Snow gives you the incentive to tidy up your photo collection, and find that I haven’t written up two pre-Christmas meals at pubs run by Italians. Nothing that unusual about that, but they’re the two main locals in my village and my in-laws in Kent.
The White Horse in Waterbeach has been through the ringer in the last decade, its food offer going from traditional pub grub place to Thai to Sicilian, each change accompanied by the inevitable expensive Greene King makeover.
For a village of less than 5,000 (since the RAF Barracks) closed, Waterbeach offers a comprehensive choice of cuisines, though with a five minute rail journey to Cambridge businesses needs to offer quality to survive.
The White Horse puts its efforts into a traditional Italian menu that beats a Pizza Express or Zizzi (the calamari is superb). That’s just as well because the beer isn’t anything special. Even if the Hook Norton guest was a Greedy Gose I’d still have stuck to the J20 and Mrs RM the Aspall.
As always, the issue is volumes; this is firmly a lager and wine pub. At least it feels like a proper pub with pool table and Sky, rather than a restaurant. Real ale sales in the village gravitate to the Sun, whose very limited food sales seem to come from Sunday roasts.
Clearly the answer is for the White Horse to add a further nine handpumps like GK seem to be doing everywhere these days.
Shepherd Neame have no such ambitions to run ale exhibition pubs. Their Imperial on the edge of Southborough Common has had a similar makeover, though like the White Horse they’ve maintained a pubby feel by keeping dining to the rear of an attractive pub. Like many a pub in the South, it does suffer from one of my bugbears though.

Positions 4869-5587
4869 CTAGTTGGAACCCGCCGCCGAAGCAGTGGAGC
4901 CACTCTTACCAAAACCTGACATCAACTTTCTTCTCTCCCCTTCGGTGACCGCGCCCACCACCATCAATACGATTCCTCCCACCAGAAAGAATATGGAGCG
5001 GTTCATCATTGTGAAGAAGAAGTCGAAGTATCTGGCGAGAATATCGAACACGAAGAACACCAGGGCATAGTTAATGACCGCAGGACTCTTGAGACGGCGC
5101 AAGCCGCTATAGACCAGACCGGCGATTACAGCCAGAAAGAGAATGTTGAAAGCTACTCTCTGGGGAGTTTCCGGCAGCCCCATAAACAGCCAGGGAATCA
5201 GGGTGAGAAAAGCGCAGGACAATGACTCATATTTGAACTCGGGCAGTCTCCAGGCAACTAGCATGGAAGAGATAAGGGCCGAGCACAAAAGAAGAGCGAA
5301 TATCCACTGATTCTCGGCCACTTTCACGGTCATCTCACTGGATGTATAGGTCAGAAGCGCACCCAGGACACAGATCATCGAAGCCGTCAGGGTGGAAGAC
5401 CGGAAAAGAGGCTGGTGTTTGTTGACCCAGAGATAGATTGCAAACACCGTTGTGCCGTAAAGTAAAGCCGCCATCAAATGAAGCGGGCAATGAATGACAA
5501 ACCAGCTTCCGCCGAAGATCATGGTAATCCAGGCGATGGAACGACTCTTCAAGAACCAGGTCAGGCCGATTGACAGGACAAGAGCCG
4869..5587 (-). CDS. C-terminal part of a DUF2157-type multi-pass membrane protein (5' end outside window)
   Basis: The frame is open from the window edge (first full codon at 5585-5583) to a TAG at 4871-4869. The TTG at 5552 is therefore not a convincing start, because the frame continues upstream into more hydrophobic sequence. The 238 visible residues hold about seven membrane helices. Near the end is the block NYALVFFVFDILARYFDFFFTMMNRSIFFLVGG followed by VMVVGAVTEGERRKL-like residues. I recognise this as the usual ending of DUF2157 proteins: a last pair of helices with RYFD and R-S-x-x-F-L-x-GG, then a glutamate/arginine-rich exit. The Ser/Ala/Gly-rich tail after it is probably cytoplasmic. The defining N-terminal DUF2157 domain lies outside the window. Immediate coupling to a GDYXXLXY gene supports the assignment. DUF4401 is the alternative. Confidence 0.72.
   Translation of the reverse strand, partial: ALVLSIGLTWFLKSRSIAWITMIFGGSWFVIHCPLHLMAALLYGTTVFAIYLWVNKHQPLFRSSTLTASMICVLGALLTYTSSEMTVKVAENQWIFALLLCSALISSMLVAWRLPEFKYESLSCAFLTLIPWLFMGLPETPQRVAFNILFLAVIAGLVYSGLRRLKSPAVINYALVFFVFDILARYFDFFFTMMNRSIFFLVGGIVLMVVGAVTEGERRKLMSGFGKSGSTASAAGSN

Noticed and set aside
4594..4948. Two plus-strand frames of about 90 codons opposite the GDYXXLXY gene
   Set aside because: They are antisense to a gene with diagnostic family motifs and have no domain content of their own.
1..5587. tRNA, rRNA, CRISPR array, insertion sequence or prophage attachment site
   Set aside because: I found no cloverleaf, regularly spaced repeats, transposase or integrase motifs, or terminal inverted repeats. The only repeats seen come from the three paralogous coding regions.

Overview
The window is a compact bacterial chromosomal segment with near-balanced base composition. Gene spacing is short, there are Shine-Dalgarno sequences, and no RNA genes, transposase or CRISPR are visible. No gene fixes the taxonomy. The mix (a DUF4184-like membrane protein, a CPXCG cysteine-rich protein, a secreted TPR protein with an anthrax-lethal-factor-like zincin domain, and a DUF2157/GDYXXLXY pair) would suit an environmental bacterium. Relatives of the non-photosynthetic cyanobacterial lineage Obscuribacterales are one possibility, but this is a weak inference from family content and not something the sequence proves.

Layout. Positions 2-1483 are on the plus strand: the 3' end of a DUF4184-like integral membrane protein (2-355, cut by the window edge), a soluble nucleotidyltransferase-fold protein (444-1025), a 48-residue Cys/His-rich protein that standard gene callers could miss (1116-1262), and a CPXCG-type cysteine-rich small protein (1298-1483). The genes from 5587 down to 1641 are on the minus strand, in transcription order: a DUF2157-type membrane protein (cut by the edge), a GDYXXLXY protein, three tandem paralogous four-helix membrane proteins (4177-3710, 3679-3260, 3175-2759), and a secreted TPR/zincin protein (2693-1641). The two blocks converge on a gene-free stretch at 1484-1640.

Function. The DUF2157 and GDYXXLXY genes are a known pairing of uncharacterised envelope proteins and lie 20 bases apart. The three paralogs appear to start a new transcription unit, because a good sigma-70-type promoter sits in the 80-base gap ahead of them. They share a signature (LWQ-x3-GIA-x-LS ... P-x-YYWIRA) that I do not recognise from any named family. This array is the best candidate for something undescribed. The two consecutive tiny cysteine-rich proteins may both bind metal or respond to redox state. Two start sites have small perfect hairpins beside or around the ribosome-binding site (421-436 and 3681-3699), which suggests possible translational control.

A week on from a cheap lunch at the White Horse, my in-laws arranged a “significant birthday” lunch at the Imperial that was possibly the meal of the year. Stunningly good fish stew and home-made fried breads from a concise menu.
It was enough to make me want to go back to visit the in-laws, along with a few of Tunbridge Wells’s newer gems. (Mrs RM may have a different view,and we know who’s in charge, don’t we ?).
Again, the cask (top pic) was average though (NBSS 2.5). Certainly not bad, but dull enough to make you wish you’d joined everyone else on the Oranjeboom/Asahi/whatever.
So two similar pubs with authentic Italian food and a proper pub buzz. Whether beer quality reflects the enthusiasm of the licensees or the locals, is hard to say. But in Cambridge, the Maypole went from basic Pubmaster backstreet local to one of the great pubs when it went free a few years ago.
4 thoughts on “TWO ITALIANS”
I think Greedy Gose should be Goose; unless it’s a Gose from Goslar. 🙂
My missing “o” was, just for once, entirely intentional . A Gose from East Oxfordshire would signal the End of Times!
Touché good sir.
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